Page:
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Treasury Weighing "Emergency Powers" On China

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Just as mainstream news media attempts to placate investors with delusions that the trade-wars are over, both sides continue to fire warning shots with the latest from Washington considering an emergency law to halt Chinese investment in US tech.

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Bloomberg reports that Heath Tarbert, an assistant Treasury secretary, says at event in Washington, that the U.S. is considering using an emergency law against China, as outlined by the International Emergency Economic Powers Act.

The Comment from Tarbert, who oversees international markets and investment policy, confirms a Bloomberg report that the U.S. was considering the law to crackdown on Chinese investments in technologies the U.S. deems sensitive.

Treasury Department officials are working on plans to identify technology sectors in which Chinese companies would be banned from investing, such as semiconductors and so-called 5G wireless communications, according to four people with knowledge of the proposal, who spoke on the condition of anonymity.

The investment curbs would be the latest step in President Donald Trump’s plan to punish China for what the U.S. sees as violations of American intellectual-property rights. The president asked Treasury Secretary Steven Mnuchin to consider investment restrictions on Chinese firms after the administration released the results of its probe into China’s IP practices last week.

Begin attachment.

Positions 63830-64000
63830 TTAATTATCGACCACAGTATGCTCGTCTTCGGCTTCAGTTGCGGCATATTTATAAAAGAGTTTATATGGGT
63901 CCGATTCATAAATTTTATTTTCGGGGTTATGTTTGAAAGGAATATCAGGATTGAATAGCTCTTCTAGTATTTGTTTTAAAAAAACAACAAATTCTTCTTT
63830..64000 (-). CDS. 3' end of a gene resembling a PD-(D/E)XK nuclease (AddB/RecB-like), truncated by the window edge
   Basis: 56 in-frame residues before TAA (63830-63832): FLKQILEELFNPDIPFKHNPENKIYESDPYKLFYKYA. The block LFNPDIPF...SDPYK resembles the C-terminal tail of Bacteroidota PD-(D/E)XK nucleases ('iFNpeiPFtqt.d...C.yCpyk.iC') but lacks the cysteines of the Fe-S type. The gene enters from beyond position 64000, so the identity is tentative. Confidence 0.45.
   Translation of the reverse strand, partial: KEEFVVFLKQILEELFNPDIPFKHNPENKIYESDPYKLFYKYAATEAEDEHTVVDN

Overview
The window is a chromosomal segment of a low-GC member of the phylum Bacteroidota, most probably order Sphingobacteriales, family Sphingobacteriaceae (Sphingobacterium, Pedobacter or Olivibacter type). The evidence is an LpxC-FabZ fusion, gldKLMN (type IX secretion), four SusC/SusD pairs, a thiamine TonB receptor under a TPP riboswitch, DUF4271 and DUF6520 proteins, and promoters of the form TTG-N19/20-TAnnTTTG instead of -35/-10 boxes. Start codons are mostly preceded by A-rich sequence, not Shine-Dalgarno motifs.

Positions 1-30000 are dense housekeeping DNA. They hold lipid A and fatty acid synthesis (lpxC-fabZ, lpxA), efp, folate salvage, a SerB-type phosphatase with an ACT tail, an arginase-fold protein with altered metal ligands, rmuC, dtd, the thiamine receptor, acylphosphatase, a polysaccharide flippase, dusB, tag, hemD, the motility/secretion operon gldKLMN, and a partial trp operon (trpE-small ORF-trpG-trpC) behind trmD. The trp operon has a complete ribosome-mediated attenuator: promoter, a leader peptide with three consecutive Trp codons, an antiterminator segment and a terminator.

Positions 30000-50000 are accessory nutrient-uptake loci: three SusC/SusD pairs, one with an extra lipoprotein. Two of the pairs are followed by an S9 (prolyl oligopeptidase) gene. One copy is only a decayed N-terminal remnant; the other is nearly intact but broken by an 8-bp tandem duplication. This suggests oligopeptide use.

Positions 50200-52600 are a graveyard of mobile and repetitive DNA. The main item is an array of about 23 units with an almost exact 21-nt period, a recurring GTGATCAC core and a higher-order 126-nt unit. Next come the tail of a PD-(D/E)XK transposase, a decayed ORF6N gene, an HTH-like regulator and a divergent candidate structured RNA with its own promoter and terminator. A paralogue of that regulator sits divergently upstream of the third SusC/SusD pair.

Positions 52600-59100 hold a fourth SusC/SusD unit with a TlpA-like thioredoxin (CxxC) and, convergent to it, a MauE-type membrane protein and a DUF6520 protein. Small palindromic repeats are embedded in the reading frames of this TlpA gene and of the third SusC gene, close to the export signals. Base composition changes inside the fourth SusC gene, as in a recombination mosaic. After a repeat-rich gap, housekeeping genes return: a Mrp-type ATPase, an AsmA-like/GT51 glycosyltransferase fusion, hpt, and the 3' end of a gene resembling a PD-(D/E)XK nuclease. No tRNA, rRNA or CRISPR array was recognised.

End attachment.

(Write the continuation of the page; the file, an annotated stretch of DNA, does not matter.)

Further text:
One thing is for sure, this is far from over - no matter how many dead cat bounces in stocks are used to delude investors into believing that trade wars are just words for now.

“The trade issue and uncertainty related to that is not going to fade in one day because all of a sudden we started thinking that we would reach some sort of a settlement with China,” said Krishna Memani, chief investment officer at OppenheimerFunds.

“This is going to be somewhat of a long process for things to settle down.”

Earlier this month, the U.S. president rejected Broadcom’s hostile takeover of Qualcomm, sending a message that his administration won’t look kindly on any deal that would give China an edge in critical technology. Last year, Trump blocked the takeover of chipmaker Lattice Semiconductor by a private-equity firm backed by a Chinese state-owned asset manager.

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